I’m not ashamed to say that I’m anticipating Dishonored to the point of absurdity. More than any other game due in 2012, this one looks like it’ll have those specific design blocks that constitute ‘Peter’s ideal videogame tower’. Walls of player agency, stairs carpeted with emergent gameplay and a charming little garden rich with the soil of an original setting. At present, there’s no telling if each of these parts will hold together, or if the … err, cement of cohesion, I guess … will be poorly applied and make everything fall over. In terms of promise, though, Dishonored has the lot.
The title will be Arkane’s first project since they were acquired by Zenimax Media (owners of Bethesda, who’ll be taking publishing duties for this). Having Dark Messiah of Might and Magic in the back catalogue is enough of a reason for me to be excited about a new game from the same team (few releases have made first-person melee such flat-out fun), but Arkane has gone one further and put together a bit of a developer ‘super group’.
Harvey Smith (of Deus Ex fame) is offering creative expertise, and Viktor Antonov (the man most responsible for the look of Half-Life 2’s City 17) has been hired to craft more architectural wonders.
Antonov’s influence is already being seen in a couple of the game images released to date, most clearly in the image showing strange, stilt-walking policemen patrolling the streets of a city named Dunwall. The world itself is hard to pin down with the information we have so far, seeming to offer a curious economy based on whale oil (no, really), a culture that didn’t really go through an industrial revolution as we know it, and a style of dress (for the military and aristocracy at least) hovering somewhere around the heyday of European colonial dominance. It’s also been revealed that plague has ravaged Dunwall’s past, leaving an abundance of rats.
Into this strange backdrop steps player-character extraordinaire Corvo (a name which I’m informed has something to do with crows). He’s a former imperial bodyguard, now turned assassin after some sort of unfortunate internal misunderstanding and a spell in prison. Hey, it could happen to the best of us.
A unique setting like this is already enticing, but what really has me interested is the sorts of things Corvo will be doing. From the snippets of detail released in interviews about the game, and reports from those lucky enough to attend demo presentations, it seems good ol’ player agency will be high on the design chart.
The developers have alluded to ‘low’ and ‘high’ chaos approaches to missions, where the former refers to a quiet, stealthy approach and the latter relates to violence and a lack of interest in remaining undetected. It’s sounding like the classic Deus Ex or Thief approach to level design, where the player is genuinely afforded multiple paths of entry and has to think and act on-the-fly once inside.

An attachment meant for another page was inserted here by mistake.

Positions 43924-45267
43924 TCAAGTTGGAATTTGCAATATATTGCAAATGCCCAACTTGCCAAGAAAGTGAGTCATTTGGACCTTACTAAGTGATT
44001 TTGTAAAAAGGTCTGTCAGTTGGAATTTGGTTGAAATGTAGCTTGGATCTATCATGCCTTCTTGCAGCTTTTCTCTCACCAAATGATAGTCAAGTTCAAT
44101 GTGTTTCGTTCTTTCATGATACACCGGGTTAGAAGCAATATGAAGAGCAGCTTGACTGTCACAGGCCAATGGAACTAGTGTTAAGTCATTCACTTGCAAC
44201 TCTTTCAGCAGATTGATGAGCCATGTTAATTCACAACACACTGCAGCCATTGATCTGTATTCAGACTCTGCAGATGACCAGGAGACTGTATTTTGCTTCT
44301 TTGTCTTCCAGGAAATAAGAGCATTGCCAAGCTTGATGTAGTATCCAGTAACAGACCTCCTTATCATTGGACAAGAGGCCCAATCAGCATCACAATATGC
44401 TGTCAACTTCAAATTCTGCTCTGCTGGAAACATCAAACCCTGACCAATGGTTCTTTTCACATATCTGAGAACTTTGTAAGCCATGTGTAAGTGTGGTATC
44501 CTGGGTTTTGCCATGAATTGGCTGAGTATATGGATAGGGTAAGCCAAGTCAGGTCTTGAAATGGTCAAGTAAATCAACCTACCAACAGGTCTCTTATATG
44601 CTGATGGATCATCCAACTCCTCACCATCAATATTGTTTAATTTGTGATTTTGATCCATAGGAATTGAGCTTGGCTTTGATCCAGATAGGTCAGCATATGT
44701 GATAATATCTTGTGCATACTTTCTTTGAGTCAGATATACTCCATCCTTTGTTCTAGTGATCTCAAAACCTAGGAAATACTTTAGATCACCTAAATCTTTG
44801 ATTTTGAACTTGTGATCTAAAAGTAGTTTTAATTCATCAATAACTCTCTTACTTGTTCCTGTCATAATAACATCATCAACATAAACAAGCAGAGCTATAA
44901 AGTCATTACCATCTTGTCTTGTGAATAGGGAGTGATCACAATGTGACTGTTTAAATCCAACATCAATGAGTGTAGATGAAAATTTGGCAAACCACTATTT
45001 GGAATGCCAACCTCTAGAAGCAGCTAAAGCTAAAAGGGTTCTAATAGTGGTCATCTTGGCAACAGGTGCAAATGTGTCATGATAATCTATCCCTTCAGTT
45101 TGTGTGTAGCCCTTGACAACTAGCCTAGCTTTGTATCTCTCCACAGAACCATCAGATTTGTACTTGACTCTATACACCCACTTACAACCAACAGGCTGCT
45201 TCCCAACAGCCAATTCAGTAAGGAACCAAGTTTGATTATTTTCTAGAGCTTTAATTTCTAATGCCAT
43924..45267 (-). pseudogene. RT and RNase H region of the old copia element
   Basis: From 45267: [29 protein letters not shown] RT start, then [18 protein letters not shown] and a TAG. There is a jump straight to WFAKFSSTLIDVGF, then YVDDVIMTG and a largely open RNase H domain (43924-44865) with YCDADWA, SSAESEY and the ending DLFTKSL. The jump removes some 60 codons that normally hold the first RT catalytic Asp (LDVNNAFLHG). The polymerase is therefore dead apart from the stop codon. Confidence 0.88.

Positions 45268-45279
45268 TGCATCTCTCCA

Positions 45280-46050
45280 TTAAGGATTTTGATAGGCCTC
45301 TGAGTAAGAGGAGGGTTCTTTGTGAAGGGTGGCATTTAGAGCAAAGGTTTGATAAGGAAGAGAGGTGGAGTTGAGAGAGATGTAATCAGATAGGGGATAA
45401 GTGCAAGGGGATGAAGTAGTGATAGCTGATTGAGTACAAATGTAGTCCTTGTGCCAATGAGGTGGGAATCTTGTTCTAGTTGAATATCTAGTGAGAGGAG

Play Blade & SoulYour tale of revenge unravels across a breathtaking world where martial arts and mythology meet in a furious clash of fists and betrayal. Play free now!
Arkane has stressed that this doesn’t just mean a linear path with a binary ‘do you want to kill this guy with a blow-dart or a machine gun?’ choice at the end, but actual freedom to explore surroundings and use the environment (within the confines of the world, at least). Corvo will be able to possess both rats and fish, which not only expands the opportunities for getting around, but also the opportunities for hilarious mischief making.
In interviews, the developers have described playtesters discovering new, absurd ways to make the most of Corvo’s abilities. One player attached a ‘razor mine’ (a sort of spiky time-bomb) to the back of a rat, possessed the creature and ran it into a packed guard room, then ejected from the poor beast. Cue a deadly explosion that takes out several people at once, while Corvo remains safely out of the way.
If that doesn’t sound fun enough, how about the person who used the slow-time ability just as an enemy fired at him, possessed the shooter, ran him in front of his own bullet and then restarted time, creating an unlikely suicide case. These kinds of experimental gameplay, enabled by the freedom to combine and play with open-ended powers, are exactly the kinds of things I’m looking forward to discovering in Dishonored.
In short, this game looks (and again, let’s stress looks) like it’ll be a return to the glory days of titles like Deus Ex, System Shock 2 and Thief. A group of games dubbed ‘immersive sims’ by someone-or-other and dubbed ‘a bloody great time’ by me and thousands of others.
Little bits of information like different floor surfaces making different noises as you walk across them, and first-person melee (remember, these guys did Dark Messiah) make me eager to dive in. Most intriguing of all, it’s been suggested that Corvo won’t even have to perform the assassination he’s tasked with on a given mission, inviting the question … what happens if you don’t carry them out? If Dishonored has a branching narrative as well as an abundance of in-level freedom, I may find it hard to play anything else next year.
Dishonored is scheduled for a second quarter (April-June) release in 2012, for PC, Xbox 360 and PS3.